Part I. The probability distribution of daily rainfall in the United States . Choosing a probability distribution to represent the precipitation depth at various durations has long been a topic of interest in hydrology. Early study into the distribution of wet-day daily rainfall has identified the 2-parameter Gamma (G2) distribution as the most likely candidate distribution based on traditional goodness of fit tests. This paper uses probability plot correlation coefficient test statistics and L-moment diagrams to examine the complete series and wet-day series of daily precipitation records at 237 U.S. stations. The analysis indicates that the Pearson Type-III (P3) distribution fits the full record of daily precipitation data remarkably well, while the Kappa (KAP) distribution best describes the observed distribution of wet-day daily rainfall. We also show that the G2 distribution performs poorly in comparison to either the P3 or KAP distributions.
Part II. Generalized storage-reliability-yield equations for designing rainwater harvesting systems in the United States . Rainwater harvesting (RWH) systems have been used for centuries to provide or augment water supplies. Although rainwater harvesting is gaining popularity as a sustainable water supply source in urban as well as rural areas, there are few commonly practiced methods for calculating the required storage volume of a proposed system. This paper attempts to generate a robust, computationally simple equation for calculating required storage capacity for a RWH system, which is generally applicable in the United States (U.S.). A simulation model with a daily time step employs a yield-after-spill algorithm to generate empirical Storage – Reliability – Yield (SRY) relationships for a RWH system at 232 U.S., first-order precipitation gaging stations with long daily precipitation records. A regional regression modeling approach demonstrates that by combining system parameters (daily yield, collection area, reliability) with climatic variables, a generalized regression model can be developed to predict required storage capacity. Nationwide regression models built for useful fixed reliability cases (80, 90, 95, 98%) demonstrate good fits between model predicted and simulated storage capacities. The fits improve when the nation is broken down into smaller, more climatically homogeneous regions. Further research using smaller geographic regions and considering a broader range of climatic, geographic, and system variables may result in further improvements in the predictive capability of regional regression models.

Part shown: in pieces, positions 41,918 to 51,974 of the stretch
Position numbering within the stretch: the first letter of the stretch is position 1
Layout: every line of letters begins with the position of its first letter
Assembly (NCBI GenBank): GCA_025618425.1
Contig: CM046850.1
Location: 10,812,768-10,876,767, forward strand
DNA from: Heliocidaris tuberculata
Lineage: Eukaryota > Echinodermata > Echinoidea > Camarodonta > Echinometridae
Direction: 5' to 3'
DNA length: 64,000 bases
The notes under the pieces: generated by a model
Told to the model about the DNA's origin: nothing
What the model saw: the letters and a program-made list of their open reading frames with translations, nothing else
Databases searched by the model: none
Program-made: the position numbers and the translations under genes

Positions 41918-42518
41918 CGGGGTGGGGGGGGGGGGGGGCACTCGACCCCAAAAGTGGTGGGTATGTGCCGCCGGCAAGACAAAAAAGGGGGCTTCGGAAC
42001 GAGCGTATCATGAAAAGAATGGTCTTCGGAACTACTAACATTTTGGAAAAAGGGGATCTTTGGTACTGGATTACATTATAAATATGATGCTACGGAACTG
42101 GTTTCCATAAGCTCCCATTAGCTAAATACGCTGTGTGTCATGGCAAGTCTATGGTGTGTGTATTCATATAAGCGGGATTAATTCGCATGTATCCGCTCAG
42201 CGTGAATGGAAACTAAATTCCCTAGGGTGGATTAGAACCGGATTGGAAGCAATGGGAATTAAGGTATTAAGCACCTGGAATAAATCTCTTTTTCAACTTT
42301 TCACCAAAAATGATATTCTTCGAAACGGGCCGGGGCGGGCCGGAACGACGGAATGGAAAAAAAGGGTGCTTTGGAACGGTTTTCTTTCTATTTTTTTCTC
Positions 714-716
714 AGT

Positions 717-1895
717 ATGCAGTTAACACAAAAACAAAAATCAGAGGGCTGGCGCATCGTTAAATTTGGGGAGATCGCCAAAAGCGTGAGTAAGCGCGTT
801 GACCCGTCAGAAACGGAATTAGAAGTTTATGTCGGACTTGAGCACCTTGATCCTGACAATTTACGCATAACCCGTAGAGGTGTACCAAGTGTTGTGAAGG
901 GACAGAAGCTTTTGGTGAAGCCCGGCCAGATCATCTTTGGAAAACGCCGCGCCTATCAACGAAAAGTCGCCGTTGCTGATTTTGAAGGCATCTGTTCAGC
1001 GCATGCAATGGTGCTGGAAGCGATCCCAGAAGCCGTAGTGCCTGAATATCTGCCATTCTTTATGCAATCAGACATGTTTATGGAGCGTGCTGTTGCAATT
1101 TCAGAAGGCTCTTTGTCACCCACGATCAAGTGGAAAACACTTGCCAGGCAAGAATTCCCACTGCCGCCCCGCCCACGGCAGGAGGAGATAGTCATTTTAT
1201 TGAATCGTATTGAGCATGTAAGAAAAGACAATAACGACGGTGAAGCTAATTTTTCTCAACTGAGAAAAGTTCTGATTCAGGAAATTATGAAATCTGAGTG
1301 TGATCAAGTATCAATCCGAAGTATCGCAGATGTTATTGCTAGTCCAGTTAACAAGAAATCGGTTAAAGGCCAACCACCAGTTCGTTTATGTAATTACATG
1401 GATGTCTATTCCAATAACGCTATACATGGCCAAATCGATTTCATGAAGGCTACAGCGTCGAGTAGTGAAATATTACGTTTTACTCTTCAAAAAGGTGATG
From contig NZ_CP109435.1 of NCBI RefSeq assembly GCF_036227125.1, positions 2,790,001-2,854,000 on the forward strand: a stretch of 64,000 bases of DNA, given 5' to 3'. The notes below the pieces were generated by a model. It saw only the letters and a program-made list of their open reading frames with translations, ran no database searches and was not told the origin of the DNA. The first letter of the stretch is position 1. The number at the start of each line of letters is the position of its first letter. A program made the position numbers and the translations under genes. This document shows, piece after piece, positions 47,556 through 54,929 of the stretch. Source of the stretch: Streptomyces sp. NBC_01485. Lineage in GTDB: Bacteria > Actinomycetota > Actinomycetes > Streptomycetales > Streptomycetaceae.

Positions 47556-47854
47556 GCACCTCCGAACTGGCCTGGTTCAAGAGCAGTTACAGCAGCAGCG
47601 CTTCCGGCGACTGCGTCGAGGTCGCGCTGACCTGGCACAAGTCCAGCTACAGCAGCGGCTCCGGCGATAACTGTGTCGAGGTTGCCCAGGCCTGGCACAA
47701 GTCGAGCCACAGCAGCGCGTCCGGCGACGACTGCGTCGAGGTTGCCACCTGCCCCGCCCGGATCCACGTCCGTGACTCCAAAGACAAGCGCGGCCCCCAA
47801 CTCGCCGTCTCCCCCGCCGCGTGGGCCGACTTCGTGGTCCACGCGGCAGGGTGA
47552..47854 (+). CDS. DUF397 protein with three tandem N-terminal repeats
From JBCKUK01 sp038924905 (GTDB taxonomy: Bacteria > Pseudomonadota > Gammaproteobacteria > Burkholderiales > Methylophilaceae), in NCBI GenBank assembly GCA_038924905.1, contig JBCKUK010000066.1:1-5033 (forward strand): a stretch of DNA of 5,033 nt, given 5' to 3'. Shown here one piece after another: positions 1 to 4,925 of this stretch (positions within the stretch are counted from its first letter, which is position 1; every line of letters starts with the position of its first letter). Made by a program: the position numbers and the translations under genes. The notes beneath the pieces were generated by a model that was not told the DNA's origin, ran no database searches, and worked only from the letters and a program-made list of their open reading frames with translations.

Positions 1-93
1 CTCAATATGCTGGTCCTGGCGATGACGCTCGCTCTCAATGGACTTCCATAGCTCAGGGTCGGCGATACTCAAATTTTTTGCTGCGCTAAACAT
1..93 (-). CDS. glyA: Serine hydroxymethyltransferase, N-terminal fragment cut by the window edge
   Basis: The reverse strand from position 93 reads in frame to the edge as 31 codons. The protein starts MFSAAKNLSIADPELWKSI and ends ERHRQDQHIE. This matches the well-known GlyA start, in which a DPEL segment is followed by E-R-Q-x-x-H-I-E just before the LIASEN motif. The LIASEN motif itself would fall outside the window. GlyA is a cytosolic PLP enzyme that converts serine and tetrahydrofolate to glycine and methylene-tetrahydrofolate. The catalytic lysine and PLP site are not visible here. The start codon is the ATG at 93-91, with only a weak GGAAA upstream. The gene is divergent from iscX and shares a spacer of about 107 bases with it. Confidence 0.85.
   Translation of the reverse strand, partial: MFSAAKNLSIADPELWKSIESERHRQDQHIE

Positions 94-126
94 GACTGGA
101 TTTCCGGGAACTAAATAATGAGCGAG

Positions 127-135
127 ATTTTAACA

|Commitee:||Kirshen, Paul, Shanahan, Peter, Vogel, Richard M.|
|School Location:||United States -- Massachusetts|
|Source:||MAI 46/04M, Masters Abstracts International|
|Subjects:||Hydrology, Civil engineering, Environmental engineering|
|Keywords:||Daily precipitation, L-moments, Pearson-III, Rainwater harvesting, Regional regression, Storage-Reliability-Yield|
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